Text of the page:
“Breaking news, the First National Bank of Springfield has been robbed. Police say the robbers are armed and extremely dangerous. Citizens should be on the lookout for two persons of average height; one was wearing a dark colored sweatshirt, possibly navy blue and the other a light jacket that appeared to be some shade of green. Citizens with any information regarding the whereabouts of these two suspects should contact the Springfield Police immediately.”
I would guess that right now you are thinking “That is the lamest description of wanted criminals I have ever read.” And you would be right. How in the world are citizens expected to “be on the lookout” for anyone when equipped with such a vague description?
Here in the United States of America, the idea that suspected criminals should not be singled out by race has been put forth as recently as January 2014.
Photo Credit: Flickr.
According to Pamela Wheelock, Vice President of University Services at the University Minnesota, several students, staff and faulty groups petitioned university officials in writing. The petition stated that these groups "unanimously agree that campus safety should be of the UMPD's utmost importance; however, efforts to reduce crime should never be at the expense of our Black men, or any specific group of people likely to be targeted."
The letter, sent to UM President Eric Kaler, demanded that the campus crime alert and crime response protocols be reconsidered. To reinforce their standpoint, the letter stated, “In addition to causing Black men to feel unsafe and distrusted, racial profiling is proven to inflict negative psychological effects on its victims.”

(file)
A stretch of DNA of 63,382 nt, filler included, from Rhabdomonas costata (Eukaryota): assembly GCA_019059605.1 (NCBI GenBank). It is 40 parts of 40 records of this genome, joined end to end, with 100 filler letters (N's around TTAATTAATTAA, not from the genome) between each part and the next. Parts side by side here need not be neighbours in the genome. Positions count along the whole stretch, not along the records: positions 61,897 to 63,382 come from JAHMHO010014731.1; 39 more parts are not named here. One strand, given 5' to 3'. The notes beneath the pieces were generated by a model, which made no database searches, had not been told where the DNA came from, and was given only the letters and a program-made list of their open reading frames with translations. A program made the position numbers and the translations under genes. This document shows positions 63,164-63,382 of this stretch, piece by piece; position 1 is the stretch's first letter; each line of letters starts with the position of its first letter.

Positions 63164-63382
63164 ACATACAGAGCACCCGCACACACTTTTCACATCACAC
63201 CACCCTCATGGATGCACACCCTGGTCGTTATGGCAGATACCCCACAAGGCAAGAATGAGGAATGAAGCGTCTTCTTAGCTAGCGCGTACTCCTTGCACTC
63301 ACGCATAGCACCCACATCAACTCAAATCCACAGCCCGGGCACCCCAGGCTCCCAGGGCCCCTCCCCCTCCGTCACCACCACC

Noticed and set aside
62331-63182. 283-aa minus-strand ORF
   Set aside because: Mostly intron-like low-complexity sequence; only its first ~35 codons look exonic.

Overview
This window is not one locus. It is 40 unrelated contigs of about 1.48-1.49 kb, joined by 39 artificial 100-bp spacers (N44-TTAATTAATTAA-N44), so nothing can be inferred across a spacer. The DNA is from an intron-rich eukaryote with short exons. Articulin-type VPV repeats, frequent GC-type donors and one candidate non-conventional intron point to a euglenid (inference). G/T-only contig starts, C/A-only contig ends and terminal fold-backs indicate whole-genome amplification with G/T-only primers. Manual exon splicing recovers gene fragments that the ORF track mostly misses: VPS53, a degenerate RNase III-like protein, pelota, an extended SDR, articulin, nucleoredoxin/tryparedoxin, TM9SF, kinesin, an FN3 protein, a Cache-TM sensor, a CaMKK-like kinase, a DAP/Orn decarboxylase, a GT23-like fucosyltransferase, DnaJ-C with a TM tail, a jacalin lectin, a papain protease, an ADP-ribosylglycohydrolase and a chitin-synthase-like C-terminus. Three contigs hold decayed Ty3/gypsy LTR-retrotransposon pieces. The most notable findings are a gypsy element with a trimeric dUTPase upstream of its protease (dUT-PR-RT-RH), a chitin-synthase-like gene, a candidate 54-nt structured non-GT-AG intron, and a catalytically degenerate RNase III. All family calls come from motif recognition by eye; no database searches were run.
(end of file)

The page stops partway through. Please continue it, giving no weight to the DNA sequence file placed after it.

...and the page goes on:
When this story first appeared it was easy enough to dismiss it as the rant of a bunch of disaffected radicals. Surely, no one in their right mind would consider actually removing the physical description of suspects sought by police officers.
It would seem in our modern upside down world, the idea that it is racist to use the actual physical description has caught on, and it even being implemented. Consider the story of the Mother’s Day beating attack in Savannah, Georgia.
The original story simply reported the facts that a family from Atlanta, Georgia was out for a walk the evening of Mother’s Day in the Rousakis Plaza in Savannah. An altercation ensued and two men and one of their wives were savagely beaten on the street by members from another group.
When police arrived, only the victims of the beating remained and the attackers had fled. As you would expect, police were seeking the other parties involved for questioning.
The follow up story from WSBTV.com listed the suspects in the beating attack in the following manner:
“One male was wearing a yellow shirt, the other a red shirt and later took it off and was wearing a white tank top. A younger female was wearing a white skirt or shorts and a beige or yellow top. The elder male was wearing all white and a white hat.”
That is the complete description given in the “news” story.
No hair color, skin color, race or even estimated ages. I suppose it is amazing that they used the terms “male” and “female” as opposed to using “person” in order to be gender-neutral.